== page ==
The Committee was briefed by the National Agricultural Marketing Council (NAMC) and the Perishable Products Exports Control Board (PPECB) on their 2009/10 annual reports.
NAMC indicated that its objective was to increase market access to all participants, and promote the efficiency in the marketing of agricultural products, to optimise export earnings from agricultural products and to enhance the viability of the agricultural sector. Its Markets and Economic Research Centre concentrated on information knowledge management. Its major challenge concerned high food prices, and it was important to address this issue now. He indicated how NAMC would link farmers to markets, and said that it collaborated with the Department of Trade and Industry and mapped value chains. The Statutory Measures division achievements were highlighted, and the challenge was to ensure that the market share of black role-players in the production of agricultural products could increase continuously. NAMC supported 110 emerging producers on various training programmes. Vineyard Development Schemes had been completed in two provinces. The NAMC had spent 99.3% of its total allocation, and had achieved an unqualified audit report, with no matters of emphasis. The budgetary allocations were not adequate, and it was requesting additional funding.
Members congratulated the NAMC on its results, asked about monitoring and mentoring of trained farmers, and the training of women. They also enquired about the role of the NAMC in protecting local industries, and commented that the promotions increased competitiveness of their products. Members queried the large support offered to the Agricultural Research Council ARC, and the Tugela River Project.
The PPECB presented an overview of the strategic objectives, performance highlights and sustainability report. It noted that the PPECB Laboratory broadened its scope of analysis and certifications, whilst the Board had approved a five-year research and development Strategy for Cold Chain Research and Development. Nine small scale farmers had been certified to globally recognised good agricultural practices, while another eight received pre-audits to determine their state of readiness to be certified. It defined sustainability as holistically managing economic, social and environmental risks and opportunities to deliver on PPECB’s short and long term strategies. Internal challenges were identified as lack of support, capacity and communication, external challenges related to resistance from stakeholders and outdated legislation, and cost challenges hindered the PPECB from developing as it would ideally like to do. The PPECB had suffered fraud in the last year, with the loss of R20 000, but the matter had been dealt with internally and the staff member concerned was dismissed. Most of PPECB’s costs were related to employees.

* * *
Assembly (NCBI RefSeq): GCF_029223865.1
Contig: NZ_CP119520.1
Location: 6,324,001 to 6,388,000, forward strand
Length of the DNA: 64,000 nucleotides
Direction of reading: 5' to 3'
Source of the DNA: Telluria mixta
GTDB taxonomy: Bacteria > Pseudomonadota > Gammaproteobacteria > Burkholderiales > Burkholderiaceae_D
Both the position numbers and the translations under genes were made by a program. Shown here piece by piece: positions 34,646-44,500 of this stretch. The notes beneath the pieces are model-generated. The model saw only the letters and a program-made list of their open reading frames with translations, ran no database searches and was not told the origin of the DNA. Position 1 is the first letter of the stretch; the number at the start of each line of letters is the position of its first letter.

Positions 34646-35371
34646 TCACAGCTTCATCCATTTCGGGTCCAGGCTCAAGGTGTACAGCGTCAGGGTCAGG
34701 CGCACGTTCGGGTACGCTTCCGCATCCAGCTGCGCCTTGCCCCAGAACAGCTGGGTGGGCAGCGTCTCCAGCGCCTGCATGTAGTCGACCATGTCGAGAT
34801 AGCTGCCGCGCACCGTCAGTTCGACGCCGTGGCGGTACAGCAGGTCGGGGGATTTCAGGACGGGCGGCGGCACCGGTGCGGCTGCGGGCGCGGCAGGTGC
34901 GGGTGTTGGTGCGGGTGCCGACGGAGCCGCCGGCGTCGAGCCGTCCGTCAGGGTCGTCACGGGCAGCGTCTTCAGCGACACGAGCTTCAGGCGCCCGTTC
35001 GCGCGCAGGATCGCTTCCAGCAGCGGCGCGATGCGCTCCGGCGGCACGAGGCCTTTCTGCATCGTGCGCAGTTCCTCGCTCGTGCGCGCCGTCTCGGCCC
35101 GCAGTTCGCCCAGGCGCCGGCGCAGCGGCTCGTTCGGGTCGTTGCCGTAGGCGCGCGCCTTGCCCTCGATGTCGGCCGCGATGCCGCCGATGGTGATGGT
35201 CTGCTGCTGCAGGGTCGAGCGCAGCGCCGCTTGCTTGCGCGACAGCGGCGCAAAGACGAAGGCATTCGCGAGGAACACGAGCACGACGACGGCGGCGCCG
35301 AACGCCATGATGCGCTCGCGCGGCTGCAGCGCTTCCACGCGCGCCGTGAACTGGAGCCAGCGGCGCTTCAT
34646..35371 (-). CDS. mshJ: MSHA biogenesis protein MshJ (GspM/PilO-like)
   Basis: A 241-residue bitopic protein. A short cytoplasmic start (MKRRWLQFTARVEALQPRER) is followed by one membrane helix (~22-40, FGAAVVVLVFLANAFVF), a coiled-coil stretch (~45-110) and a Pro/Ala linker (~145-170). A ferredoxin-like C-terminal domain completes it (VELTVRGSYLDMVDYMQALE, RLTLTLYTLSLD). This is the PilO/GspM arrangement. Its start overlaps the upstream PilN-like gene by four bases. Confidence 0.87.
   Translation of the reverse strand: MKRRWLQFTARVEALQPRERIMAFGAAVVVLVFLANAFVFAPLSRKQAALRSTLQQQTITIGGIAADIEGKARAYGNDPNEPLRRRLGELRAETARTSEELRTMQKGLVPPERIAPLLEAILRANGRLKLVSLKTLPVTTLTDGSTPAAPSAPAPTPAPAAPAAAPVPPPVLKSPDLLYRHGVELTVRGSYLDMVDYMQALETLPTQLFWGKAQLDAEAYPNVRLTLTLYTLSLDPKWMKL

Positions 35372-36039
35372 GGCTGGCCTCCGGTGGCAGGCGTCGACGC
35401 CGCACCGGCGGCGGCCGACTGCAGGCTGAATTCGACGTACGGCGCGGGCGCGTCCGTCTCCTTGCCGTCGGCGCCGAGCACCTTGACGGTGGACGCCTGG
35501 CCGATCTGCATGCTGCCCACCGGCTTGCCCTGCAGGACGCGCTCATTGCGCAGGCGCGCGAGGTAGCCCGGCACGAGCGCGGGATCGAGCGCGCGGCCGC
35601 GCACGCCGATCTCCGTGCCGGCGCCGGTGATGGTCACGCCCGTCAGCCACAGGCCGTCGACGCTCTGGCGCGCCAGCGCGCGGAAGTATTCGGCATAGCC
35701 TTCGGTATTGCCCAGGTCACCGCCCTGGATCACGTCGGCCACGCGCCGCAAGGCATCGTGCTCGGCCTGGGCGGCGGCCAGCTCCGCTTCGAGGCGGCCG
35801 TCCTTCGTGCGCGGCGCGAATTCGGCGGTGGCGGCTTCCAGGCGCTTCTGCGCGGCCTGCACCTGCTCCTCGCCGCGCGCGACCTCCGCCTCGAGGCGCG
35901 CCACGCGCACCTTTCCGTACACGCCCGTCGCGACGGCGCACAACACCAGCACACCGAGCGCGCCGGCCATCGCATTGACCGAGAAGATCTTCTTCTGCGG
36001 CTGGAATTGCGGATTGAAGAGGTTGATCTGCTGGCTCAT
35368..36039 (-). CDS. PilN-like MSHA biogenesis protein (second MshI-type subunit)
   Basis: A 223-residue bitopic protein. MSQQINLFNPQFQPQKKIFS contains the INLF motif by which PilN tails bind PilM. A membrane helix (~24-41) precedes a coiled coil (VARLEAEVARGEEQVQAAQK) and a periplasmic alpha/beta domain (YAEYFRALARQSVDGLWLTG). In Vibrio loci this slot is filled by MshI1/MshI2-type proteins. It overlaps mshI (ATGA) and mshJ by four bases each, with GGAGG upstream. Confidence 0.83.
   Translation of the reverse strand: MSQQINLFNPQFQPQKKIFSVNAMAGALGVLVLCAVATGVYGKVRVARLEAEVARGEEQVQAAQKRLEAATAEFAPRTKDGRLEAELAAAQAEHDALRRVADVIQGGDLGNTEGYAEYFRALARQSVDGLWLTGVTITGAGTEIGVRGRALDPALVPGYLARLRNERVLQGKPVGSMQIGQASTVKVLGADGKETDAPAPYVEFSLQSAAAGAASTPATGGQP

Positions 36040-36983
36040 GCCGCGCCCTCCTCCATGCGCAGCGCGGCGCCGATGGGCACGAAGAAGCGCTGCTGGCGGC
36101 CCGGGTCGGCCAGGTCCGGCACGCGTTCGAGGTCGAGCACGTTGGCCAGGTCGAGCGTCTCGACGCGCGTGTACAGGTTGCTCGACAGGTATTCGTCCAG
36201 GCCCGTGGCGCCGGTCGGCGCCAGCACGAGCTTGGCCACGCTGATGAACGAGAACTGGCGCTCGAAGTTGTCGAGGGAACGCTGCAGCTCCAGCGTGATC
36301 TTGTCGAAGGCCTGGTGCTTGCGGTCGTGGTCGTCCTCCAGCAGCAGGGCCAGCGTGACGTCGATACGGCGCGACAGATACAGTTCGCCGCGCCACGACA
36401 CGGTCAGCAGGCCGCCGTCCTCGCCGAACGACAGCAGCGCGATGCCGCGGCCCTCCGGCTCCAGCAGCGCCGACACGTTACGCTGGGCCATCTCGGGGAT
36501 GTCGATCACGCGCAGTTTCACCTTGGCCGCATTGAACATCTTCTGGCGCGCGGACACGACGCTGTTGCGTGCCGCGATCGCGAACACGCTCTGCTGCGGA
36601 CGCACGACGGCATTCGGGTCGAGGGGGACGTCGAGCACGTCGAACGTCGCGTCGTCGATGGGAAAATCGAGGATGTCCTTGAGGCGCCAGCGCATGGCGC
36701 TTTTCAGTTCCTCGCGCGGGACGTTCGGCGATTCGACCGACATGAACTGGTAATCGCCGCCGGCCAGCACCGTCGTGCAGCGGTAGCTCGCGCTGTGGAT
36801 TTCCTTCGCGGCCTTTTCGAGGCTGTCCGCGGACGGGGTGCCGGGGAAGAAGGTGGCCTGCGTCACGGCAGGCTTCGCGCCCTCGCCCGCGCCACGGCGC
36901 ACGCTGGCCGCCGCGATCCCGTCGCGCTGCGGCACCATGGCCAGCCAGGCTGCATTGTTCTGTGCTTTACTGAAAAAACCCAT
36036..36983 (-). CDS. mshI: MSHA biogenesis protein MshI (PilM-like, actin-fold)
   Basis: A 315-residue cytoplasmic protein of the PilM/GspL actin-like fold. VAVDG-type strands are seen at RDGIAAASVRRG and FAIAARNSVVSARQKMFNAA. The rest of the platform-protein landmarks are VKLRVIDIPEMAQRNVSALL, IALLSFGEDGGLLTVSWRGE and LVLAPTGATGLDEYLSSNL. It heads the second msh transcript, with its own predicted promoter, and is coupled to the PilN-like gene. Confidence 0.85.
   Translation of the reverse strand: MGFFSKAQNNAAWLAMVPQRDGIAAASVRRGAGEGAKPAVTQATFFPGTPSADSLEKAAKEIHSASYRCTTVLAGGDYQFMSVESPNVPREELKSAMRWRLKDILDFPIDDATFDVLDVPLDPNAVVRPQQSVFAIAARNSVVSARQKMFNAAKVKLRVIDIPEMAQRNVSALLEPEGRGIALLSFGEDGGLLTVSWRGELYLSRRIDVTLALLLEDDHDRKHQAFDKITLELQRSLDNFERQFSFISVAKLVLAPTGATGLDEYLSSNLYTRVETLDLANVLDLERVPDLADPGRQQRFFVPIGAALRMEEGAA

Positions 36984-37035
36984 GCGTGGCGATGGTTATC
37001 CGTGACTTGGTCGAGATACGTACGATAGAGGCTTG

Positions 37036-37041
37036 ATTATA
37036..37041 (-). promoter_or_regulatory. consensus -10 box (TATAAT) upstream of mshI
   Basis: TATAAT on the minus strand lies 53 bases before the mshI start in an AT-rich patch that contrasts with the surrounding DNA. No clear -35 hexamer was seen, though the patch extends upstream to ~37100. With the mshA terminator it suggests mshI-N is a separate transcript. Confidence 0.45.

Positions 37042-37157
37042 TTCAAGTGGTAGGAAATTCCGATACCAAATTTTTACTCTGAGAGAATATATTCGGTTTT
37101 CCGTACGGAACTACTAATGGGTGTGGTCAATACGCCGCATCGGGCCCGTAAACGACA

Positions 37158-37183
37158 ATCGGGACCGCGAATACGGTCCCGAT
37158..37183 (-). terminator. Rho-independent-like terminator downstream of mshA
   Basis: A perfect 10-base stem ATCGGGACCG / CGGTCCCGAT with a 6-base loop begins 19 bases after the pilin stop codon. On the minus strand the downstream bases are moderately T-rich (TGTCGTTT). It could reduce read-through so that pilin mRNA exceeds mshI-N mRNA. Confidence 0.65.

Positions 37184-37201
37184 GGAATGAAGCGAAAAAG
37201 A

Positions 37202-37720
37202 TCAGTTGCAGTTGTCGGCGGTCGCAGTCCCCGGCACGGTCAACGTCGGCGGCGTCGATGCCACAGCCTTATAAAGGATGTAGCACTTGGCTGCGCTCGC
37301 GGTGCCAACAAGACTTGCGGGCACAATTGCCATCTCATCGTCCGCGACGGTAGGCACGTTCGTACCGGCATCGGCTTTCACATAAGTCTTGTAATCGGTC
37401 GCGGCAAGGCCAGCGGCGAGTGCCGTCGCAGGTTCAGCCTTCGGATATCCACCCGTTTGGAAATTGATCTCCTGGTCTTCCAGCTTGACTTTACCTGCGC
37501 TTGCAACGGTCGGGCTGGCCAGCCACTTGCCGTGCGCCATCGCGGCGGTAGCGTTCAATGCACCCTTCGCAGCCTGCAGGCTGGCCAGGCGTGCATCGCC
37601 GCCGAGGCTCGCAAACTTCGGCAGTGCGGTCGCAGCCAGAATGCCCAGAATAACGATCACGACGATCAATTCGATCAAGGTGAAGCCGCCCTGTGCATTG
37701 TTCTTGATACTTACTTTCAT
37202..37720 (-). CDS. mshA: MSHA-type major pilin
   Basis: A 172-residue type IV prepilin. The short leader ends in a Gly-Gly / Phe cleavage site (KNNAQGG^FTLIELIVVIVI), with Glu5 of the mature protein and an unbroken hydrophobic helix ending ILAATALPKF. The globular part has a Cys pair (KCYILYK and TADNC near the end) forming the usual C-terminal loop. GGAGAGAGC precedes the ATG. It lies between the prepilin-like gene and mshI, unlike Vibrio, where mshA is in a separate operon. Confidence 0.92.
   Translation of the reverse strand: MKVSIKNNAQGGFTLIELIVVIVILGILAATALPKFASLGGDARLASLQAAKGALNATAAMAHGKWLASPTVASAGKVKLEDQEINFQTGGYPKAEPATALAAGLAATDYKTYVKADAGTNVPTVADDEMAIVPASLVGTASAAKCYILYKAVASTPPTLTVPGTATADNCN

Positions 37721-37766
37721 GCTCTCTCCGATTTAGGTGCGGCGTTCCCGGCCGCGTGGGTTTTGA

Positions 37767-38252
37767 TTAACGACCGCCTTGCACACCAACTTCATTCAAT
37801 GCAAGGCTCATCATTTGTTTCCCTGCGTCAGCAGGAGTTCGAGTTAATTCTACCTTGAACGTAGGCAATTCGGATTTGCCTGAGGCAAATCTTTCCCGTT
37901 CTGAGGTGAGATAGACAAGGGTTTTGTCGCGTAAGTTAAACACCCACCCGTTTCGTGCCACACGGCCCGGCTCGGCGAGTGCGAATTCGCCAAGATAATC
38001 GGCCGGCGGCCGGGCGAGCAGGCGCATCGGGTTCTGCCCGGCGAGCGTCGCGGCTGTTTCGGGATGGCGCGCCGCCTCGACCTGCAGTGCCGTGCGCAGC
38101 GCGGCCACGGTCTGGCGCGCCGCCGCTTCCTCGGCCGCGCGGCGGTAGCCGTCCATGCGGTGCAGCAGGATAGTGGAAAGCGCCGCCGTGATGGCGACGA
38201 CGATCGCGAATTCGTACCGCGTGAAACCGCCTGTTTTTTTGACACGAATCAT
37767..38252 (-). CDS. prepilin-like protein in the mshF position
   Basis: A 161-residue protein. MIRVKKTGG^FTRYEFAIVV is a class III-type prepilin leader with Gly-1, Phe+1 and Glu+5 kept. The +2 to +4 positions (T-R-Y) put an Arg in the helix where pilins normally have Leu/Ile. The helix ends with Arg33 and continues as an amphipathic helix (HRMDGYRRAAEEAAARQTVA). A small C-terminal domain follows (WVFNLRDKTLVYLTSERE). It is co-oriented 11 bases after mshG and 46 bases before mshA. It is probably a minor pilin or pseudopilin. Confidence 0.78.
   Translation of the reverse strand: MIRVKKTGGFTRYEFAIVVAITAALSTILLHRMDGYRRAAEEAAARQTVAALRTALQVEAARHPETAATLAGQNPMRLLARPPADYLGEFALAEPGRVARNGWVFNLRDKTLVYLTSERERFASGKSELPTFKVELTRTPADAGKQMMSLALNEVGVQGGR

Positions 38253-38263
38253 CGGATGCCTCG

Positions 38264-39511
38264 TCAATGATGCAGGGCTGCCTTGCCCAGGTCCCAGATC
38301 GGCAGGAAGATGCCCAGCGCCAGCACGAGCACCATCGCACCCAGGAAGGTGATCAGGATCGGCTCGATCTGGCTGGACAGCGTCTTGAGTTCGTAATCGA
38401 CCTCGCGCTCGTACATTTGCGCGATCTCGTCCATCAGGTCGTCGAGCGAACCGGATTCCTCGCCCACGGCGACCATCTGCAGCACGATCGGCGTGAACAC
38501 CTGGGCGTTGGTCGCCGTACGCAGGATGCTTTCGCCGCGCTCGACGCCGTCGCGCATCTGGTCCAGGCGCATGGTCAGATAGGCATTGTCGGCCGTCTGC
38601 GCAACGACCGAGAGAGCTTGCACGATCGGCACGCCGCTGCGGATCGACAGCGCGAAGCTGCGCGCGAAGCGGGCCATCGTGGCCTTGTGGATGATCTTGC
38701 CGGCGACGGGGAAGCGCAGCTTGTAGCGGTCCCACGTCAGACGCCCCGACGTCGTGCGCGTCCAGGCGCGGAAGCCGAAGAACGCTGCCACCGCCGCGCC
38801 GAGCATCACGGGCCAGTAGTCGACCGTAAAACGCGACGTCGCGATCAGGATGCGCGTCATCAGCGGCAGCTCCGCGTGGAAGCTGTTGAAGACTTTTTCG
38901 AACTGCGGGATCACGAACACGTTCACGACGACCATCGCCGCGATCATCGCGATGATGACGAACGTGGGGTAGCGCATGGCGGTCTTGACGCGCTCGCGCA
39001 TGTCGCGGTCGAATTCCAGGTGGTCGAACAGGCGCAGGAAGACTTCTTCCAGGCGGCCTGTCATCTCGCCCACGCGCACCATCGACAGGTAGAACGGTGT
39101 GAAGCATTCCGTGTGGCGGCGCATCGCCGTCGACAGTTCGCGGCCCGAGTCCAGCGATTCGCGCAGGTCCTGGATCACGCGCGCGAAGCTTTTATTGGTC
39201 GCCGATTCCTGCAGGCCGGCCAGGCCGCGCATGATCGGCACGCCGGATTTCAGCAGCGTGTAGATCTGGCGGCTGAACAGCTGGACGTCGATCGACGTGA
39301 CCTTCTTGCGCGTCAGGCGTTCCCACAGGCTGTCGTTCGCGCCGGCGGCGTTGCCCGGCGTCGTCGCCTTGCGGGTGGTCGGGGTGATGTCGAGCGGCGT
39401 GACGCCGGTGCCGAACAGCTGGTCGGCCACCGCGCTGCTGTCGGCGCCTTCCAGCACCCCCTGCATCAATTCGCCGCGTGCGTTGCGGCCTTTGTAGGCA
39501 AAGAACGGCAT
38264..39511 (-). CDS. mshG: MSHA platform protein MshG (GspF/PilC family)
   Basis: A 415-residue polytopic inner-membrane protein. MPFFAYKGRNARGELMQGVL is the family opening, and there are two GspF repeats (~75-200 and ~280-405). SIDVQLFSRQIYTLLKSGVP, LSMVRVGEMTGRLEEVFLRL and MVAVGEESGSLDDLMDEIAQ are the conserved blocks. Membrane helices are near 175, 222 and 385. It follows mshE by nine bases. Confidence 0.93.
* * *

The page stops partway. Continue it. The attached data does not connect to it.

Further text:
Members were generally happy with the report, but asked for explanations around the impact and extent of fruit, and table grapes, as well as explanations on the financial statements in relation to the building, motor vehicles and furniture. They also queried the impact of a strong rand. Members noted that the disability employment targets were not being met, and urged that specific plans with targets be drawn to address this, as also a report on portfolios and numbers of women employees. Members were concerned, however, with the delay in reviewing policies, noting that this might hamper PPECB.
National Agricultural Marketing Council (NAMC) Annual Report 2009/10
Ms Ntombi Msimang, Chairperson, National Agricultural Marketing Council, presented the report of the Council (NAMC). She noted that the objective of the NAMC was to increase market access to all participants, and promote the efficiency in the marketing of agricultural products. It also optimised export earnings from agricultural products and enhanced the viability of the agricultural sector.